4 killed as series of blasts hit resort towns in southern Thailand
By Prapan Chankaew
HUA HIN, Thailand (Reuters) – A series of blasts hit three of the most popular tourist resorts as well as towns in southern Thailand on Thursday and Friday, killing four people and wounding dozens, days after the country voted to accept a military-backed charter in a referendum.
Four bombs exploded in the upscale resort of Hua Hin, about 200 km (125 miles) south of Bangkok on Thursday evening and Friday morning, killing two people and wounding at least 24.
Other blasts hit the tourist island of Phuket, a resort town in Phang Nga province, and Surat Thani, a city that is the gateway to islands such as Koh Samui in Thailand’s Gulf.
Hua Hin is home to the Klai Kangwon royal palace, which translates as “Far from Worries Palace”, where King Bhumibol Adulayadej, the world’s longest reigning monarch, and his wife, Queen Sirikit, have often stayed in recent years, until both were hospitalized.
Friday was a public holiday in Thailand to mark the queen’s birthday, which is celebrated as Mother’s Day.
No group has claimed responsibility, though suspicion could fall on groups fighting an insurgency in Muslim-majority provinces in southern Thailand.
Police had intelligence an attack was imminent, but had no precise information on location or timing, national police chief Chakthip Chaijinda told reporters in Bangkok on Friday.
“We just didn’t know which day something would happen,” he said.
Since Sunday’s referendum on the constitution, there have been attacks in seven provinces using improvised explosive devices and firebombs, Chakthip said.
The devices were similar to those used by separatist insurgents in southern Thailand, but that did not conclusively show they were the perpetrators, he said.
Police ruled out any links to international terrorism, as did Thailand’s Foreign Ministry, which said in a statement on Friday: “The incident is not linked to terrorism but is an act of stirring up public disturbance.”
Thai authorities beefed up security at tourism spots, airports and on public transport in Bangkok, while Thai junta chief and Prime Minister Prayuth Chan-ocha expressed frustration about the motives for the attacks.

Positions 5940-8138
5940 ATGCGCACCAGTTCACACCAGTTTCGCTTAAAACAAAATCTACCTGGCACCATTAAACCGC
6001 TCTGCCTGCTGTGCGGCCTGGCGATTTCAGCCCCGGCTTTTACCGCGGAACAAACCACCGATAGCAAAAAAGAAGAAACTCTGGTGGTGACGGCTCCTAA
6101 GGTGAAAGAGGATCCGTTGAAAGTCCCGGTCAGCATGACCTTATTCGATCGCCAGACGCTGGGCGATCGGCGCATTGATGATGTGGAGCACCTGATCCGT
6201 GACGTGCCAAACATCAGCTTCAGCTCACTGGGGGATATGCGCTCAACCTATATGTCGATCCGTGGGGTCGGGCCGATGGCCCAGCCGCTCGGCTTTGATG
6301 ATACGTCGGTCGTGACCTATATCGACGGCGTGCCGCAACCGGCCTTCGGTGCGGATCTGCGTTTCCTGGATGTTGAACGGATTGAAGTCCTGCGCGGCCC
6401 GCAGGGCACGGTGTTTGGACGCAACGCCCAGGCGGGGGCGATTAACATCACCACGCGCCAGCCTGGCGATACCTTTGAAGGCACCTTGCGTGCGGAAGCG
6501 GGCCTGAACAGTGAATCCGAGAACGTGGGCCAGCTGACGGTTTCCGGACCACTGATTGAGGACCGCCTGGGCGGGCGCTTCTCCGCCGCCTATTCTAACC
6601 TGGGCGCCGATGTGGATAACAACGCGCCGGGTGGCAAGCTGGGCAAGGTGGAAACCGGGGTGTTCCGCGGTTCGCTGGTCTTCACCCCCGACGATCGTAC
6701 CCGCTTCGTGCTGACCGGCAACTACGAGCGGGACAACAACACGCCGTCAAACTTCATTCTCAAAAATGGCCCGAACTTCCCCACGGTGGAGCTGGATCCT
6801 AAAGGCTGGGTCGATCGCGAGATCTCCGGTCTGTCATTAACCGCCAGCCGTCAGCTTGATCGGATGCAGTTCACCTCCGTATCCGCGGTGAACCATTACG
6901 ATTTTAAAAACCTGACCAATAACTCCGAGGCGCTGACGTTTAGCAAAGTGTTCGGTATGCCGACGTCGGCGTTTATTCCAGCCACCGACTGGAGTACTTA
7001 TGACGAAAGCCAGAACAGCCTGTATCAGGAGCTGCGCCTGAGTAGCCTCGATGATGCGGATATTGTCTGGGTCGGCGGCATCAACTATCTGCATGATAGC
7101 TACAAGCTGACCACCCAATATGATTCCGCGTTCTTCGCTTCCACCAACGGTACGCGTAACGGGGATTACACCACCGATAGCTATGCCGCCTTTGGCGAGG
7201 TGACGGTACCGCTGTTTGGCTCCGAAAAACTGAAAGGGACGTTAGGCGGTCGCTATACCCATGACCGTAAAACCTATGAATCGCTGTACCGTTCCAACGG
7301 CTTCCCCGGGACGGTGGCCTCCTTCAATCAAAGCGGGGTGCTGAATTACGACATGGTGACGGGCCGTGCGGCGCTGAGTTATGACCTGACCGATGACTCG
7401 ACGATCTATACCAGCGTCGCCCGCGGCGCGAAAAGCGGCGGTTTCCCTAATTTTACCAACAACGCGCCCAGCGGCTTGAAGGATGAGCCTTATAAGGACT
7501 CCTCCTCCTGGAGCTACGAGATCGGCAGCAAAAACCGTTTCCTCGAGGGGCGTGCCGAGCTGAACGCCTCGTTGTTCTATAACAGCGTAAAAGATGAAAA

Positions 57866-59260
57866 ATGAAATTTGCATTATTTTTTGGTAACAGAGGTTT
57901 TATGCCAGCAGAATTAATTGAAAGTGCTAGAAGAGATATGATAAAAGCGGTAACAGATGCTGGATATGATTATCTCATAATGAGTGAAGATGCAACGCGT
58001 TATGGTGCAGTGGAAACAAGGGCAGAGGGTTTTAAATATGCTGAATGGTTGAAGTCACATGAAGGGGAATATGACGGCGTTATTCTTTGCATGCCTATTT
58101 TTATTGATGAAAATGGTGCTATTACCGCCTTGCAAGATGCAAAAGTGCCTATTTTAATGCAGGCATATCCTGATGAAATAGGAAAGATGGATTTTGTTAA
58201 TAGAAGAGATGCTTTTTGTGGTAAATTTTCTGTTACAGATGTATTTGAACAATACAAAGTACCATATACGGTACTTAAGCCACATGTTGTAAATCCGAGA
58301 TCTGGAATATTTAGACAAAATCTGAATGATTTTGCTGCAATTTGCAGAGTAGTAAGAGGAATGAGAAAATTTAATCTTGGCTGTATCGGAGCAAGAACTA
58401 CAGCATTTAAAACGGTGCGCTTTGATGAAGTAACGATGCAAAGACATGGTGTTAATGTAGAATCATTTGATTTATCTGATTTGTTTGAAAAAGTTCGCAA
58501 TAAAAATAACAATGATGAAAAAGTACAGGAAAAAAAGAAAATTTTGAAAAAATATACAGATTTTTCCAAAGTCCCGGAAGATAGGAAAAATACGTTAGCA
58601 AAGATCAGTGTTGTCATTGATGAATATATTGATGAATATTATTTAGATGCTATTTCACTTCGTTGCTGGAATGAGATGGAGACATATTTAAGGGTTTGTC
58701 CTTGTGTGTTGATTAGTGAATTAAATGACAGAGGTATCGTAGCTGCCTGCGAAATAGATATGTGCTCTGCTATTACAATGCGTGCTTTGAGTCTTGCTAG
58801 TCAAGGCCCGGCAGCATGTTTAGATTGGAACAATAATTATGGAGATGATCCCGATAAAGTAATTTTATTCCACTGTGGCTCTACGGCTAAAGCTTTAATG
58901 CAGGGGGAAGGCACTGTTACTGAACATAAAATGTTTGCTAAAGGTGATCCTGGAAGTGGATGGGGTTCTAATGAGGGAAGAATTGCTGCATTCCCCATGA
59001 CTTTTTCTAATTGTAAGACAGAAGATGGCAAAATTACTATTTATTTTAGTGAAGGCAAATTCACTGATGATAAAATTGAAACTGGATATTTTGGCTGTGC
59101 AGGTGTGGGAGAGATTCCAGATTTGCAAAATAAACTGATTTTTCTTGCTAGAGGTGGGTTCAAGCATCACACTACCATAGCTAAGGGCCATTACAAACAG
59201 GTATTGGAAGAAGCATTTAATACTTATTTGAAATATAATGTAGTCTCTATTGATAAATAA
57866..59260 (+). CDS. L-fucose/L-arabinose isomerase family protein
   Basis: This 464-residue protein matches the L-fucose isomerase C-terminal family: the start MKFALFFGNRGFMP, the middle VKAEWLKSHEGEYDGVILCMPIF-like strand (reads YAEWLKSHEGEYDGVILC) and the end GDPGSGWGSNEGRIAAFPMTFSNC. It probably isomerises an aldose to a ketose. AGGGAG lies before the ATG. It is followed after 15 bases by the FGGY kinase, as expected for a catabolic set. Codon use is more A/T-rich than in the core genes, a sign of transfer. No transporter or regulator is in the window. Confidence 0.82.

“Why now when the country is getting better, the economy is getting better, and tourism is getting better? We have to ask why and who did it,” he told reporters.
The attacks are bad news for Thailand’s tourist sector, which has been one of the few bright spots in a sluggish economy.
Tourism accounts for about 10% of gross domestic product and Thailand was expecting a record 32 million visitors this year.
Australia issued a travel advisory saying Australians should “exercise a high degree of caution” and warned: “Further explosions in any part of Thailand are possible.”
Two blasts on Friday morning in Hua Hin came after twin explosions on Thursday. One of those was near a bar in a narrow alley in the town late on Thursday, killing one Thai woman and wounding 21 people, Krisana said.
Ten of those injured in the Hua Hin blasts were foreigners, Krisana said, and eight of them were women.
The two explosions in Hua Hin late on Thursday were detonated by a mobile device, police said. The first took place 20 minutes earlier and about 50 meters from the second, but injured nobody.
Such twin blasts are common in the three Muslim-majority southernmost provinces of Thailand, where a long-running insurgency intensified in 2004, with more than 6,500 people killed since then.
The three provinces near the border with Muslim-majority Malaysia soundly rejected the referendum on the new military-backed constitution, which passed convincingly in most of the rest of the country in Sunday’s vote.
Violence has occasionally spilled over to areas outside the three provinces, which were part of a Malay sultanate until it was annexed by Buddhist-majority Thailand a century ago.
Hua Hin, Phuket and Phang Nga are far from the usual conflict zone, where attacks are typically aimed at the security forces and government representatives, not tourists.
In a separate incident on Friday, media reported two bombs had exploded in the southern province of Surat Thani, killing one person and wounding five. That came after a blast in Trang, also in the south, on Thursday, in which one person died and six were wounded.
No one was killed or seriously wounded on Friday in two blasts in the beach town of Patong on Phuket island or the two explosions in the beach province of Phang Nga. Authorities also defused two explosive devices in Phuket on Wednesday, police said.
The head of Interpol in Thailand, Police Major General Apichat Suriboonya, told Reuters it appears the bombs were meant more to send a message rather than cause death and destruction. “But the thing is, if you observe the bombs, they are not targeted to kill people but to send a message to some groups. It could be a domestic issue.”
Small bombs have been used frequently for attacks during periods of unrest over the past decade of political turmoil but have been rare since the military seized power in a 2014 coup in Thailand.
The latest bombings came almost a year after an attack on a Hindu shrine, crowded with tourists in central Bangkok, killed 20 people and wounded more than 120. Police have accused two ethnic Uighur Muslims from China for the Aug. 17, 2015, attack.
(Additional reporting by Orathai Sriring, Amy Sawitta Lefevre, Panarat Thepgumpanat, Surapan Boonthanom and Kitiphong Thaichareon; Writing by Simon Webb; Editing by Paul Tait and Bill Tarrant.)